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WikiLeaks: 2010-02-19: 10ISTANBUL62:
Finding Room for the Syriac Orthodox in Istanbul

by WikiLeaks. 10ISTANBUL62: February 19, 2010.

Posted: Tuesday, December 31, 2013 at 10:31 AM UT


Viewing cable 10ISTANBUL62, FINDING ROOM FOR THE SYRIAC ORTHODOX IN ISTANBUL

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Reference ID Created Classification Origin
10ISTANBUL62 2010-02-19 08:11 UNCLASSIFIED Consulate Istanbul
VZCZCXRO7474
PP RUEHIK
DE RUEHIT #0062 0500811
ZNR UUUUU ZZH
P 190811Z FEB 10
FM AMCONSUL ISTANBUL
TO RUEHC/SECSTATE WASHDC PRIORITY 9517
INFO RUEHZL/EUROPEAN POLITICAL COLLECTIVE PRIORITY
RUEUITH/ODC ANKARA TU PRIORITY
RUFOADA/JAC MOLESWORTH RAF MOLESWORTH UK PRIORITY
RHEHNSC/NSC WASHDC PRIORITY
RUEAIIA/CIA WASHDC PRIORITY
RUEKJCS/DIA WASHDC PRIORITY
UNCLAS ISTANBUL 000062 
 
SIPDIS 
 
IRAQ TO PRT NINEWA 
 
E.O. 12958: N/A 
TAGS: OSCE PGOV PHUM PREL TU IZ
SUBJECT: FINDING ROOM FOR THE SYRIAC ORTHODOX IN ISTANBUL 
 
1.  (SBU) Summary.  The Syriac Orthodox Metropolitan for 
Istanbul and Ankara Yusuf Cetin February 7 discussed the need 
for more Syriac Orthodox churches and clergy in Istanbul 
following the boom in the community's population in the 
1990s. Cetin also noted that while some families are 
returning to their homes in the southeast following the 
community's exodus due to the anti-PKK raids in the 1990s, 
the numbers are not as great as the local municipalities 
suggest. Despite the challenges of the Syriac Orthodox in 
Turkey, the community in Iraq is facing much more significant 
problems, he said. End Summary. 
 
2. (SBU) On February 7, the Consul General met with the 
Syriac Orthodox Metropolitan for Istanbul and Ankara 
Archbishop Yusuf Cetin.  According to Cetin - Metropolitan 
since 1986 - the current Syriac Orthodox community in 
Istanbul grew to nearly 20,000 after the forced relocation of 
many villages in the Southeast during anti-PKK raids in the 
1990s. The Syriacs have only one church in Istanbul which, 
Cetin says, is not sufficient to meet the needs of the 
community.  Currently, according to Cetin, they also borrow 
seven churches from other Orthodox denominations (nine during 
the summer, including two on the Princes' Islands) to provide 
services to their community.  While the community board 
requested permission to build another church in Yesilkoy, 
they have yet to receive notice from the municipality that 
there is zoning for a church in the district. The president 
of the community's layman council said that they face 
difficulties in identifying a site for a church because the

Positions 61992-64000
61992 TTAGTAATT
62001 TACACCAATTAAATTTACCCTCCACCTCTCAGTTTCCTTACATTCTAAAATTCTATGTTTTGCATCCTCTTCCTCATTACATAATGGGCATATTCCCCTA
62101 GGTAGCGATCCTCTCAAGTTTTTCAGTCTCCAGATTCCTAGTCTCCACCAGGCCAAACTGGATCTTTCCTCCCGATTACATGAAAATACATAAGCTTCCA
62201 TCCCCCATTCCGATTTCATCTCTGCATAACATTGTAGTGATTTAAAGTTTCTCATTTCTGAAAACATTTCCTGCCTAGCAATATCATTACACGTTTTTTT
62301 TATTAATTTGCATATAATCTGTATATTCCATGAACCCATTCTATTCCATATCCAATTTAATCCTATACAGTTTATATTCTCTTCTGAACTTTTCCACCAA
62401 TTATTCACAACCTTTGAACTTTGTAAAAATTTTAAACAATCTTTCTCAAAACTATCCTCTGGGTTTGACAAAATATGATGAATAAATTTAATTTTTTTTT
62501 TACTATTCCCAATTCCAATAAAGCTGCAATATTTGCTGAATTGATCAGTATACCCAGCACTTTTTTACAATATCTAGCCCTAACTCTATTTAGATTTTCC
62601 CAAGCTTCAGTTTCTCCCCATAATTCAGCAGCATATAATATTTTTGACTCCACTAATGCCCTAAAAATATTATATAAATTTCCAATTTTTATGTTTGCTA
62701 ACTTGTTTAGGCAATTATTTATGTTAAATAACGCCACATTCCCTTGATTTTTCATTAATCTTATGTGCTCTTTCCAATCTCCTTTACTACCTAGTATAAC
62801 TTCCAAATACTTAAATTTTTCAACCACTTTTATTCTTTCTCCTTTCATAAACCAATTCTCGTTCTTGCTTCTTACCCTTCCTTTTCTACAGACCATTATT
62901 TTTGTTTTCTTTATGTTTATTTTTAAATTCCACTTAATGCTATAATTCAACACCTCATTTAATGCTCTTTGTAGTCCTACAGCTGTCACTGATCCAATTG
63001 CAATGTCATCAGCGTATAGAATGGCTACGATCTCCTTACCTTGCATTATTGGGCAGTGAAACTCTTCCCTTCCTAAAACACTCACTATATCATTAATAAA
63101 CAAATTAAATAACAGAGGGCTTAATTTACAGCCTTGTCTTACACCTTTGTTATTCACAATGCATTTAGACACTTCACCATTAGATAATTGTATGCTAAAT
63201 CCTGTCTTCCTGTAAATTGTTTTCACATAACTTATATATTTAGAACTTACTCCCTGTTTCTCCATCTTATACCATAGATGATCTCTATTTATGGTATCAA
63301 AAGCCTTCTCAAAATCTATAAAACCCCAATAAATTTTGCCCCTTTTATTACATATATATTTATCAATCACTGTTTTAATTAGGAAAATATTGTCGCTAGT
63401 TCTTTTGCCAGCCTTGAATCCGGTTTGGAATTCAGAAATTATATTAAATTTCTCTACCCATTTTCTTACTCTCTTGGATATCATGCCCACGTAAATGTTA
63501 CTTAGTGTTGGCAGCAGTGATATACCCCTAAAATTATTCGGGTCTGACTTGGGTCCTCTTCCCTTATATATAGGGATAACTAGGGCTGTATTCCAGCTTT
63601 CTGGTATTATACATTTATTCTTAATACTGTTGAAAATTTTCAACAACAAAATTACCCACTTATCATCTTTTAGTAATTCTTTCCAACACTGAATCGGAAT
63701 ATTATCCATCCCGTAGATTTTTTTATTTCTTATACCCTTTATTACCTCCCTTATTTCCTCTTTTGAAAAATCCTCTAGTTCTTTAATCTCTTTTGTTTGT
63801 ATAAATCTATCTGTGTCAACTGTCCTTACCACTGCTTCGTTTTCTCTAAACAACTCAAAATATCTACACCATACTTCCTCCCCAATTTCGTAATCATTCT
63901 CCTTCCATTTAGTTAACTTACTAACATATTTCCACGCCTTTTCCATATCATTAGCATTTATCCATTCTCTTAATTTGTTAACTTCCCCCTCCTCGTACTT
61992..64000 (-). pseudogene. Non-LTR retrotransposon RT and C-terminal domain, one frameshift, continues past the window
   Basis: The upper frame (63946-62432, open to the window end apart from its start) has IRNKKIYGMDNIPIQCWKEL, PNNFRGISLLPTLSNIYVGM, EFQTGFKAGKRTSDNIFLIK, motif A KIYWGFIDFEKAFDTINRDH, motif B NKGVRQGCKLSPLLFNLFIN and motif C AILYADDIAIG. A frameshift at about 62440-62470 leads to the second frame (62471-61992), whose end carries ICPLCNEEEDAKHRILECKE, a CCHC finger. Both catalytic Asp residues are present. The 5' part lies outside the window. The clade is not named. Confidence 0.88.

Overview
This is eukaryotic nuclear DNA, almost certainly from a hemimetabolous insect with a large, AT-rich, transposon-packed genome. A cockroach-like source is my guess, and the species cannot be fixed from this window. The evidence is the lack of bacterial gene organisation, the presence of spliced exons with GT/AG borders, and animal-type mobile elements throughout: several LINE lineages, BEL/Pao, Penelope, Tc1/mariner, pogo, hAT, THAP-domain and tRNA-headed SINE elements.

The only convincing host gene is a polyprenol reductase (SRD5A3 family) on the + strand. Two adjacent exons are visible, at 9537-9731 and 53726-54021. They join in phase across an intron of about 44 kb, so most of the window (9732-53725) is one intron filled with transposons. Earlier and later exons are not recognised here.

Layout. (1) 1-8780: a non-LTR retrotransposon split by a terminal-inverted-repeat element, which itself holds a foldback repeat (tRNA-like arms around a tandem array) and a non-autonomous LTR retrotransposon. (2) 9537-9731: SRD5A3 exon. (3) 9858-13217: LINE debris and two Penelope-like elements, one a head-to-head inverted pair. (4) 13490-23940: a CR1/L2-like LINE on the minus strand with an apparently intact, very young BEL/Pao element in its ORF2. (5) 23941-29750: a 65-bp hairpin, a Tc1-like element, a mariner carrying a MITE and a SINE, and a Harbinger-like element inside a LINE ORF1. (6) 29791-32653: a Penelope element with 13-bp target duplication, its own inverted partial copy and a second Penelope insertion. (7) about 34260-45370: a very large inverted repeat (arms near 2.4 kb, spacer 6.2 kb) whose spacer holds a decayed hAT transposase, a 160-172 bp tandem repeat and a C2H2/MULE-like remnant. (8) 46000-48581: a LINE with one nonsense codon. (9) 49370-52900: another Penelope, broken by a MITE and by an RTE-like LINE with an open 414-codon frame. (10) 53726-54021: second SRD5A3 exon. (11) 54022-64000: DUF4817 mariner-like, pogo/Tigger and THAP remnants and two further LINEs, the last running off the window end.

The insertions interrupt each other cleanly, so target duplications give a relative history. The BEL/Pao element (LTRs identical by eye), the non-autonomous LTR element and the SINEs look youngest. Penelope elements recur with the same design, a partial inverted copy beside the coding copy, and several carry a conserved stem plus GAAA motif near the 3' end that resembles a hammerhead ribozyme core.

Syriacs are not a "recognized religious minority" and do not 
have "foundation" status.  In addition to the need for 
additional churches in Istanbul, the Archbishop said there 
were insufficient clerics to provide services to the 
community in Istanbul. There are currently 28 Syriac Orthodox 
clergy and monks in Turkey, with seven in Istanbul. 
 
3.  (SBU) Following the relocation of many Syriac families 
from the Southeast in the early 1990s, some older families 
have returned to their homes.  Cetin said that the locals in 
the region exaggerated the number of families that have 
actually returned, when in reality the number had been 
insignificant.  Note: It is difficult for Post to get an 
accurate count of the number of families displaced or 
returned, and numbers vary widely depending on to whom we are 
speaking.  End note. 
 
4.  (SUB) The Archbishop commented positively on the 
community's relationship with the central government and 
local municipality mayors.  Community leadership meets 
regularly with GOT representatives from the MFA and State 
Minister Egemen Bagis. Cetin also emphasized the good 
relations with other minority religions and the Directorate 
for Religious Affairs. 
 
5.  (SBU) The Syriacs in Turkey are faring well compared to 
their Iraqi brethren Cetin confided. He reported that many 
are trying to flee Iraq now given the continuing rise in 
violence and poor treatment of the Syriacs and other 
Christian denominations in Iraq. 
 
6.  (SBU) Comment. While the conversation touched upon Mor 
Gabriel and Dareszarfulan Monasteries in Mardin and Midyat 
respectively, the Metropolitan did not mention the court 
cases involving Mor Gabriel. The Syriac Diaspora and several 
international human rights organizations highlight the 
cadastre court cases involving Mor Gabriel in Midyat (TDB 
July 29, 2009) as examples of encroachment on minority 
religious rights in Turkey. Cetin's choice not to mention the 
cases is consistent with his silence on the issue when 
meeting with President Obama in April 2009, and may indicate 
differing priorities among the metropolitans of the Syriac 
Orthodox Church in Turkey, who do not speak with one voice. 
End Comment. 
WIENER

 



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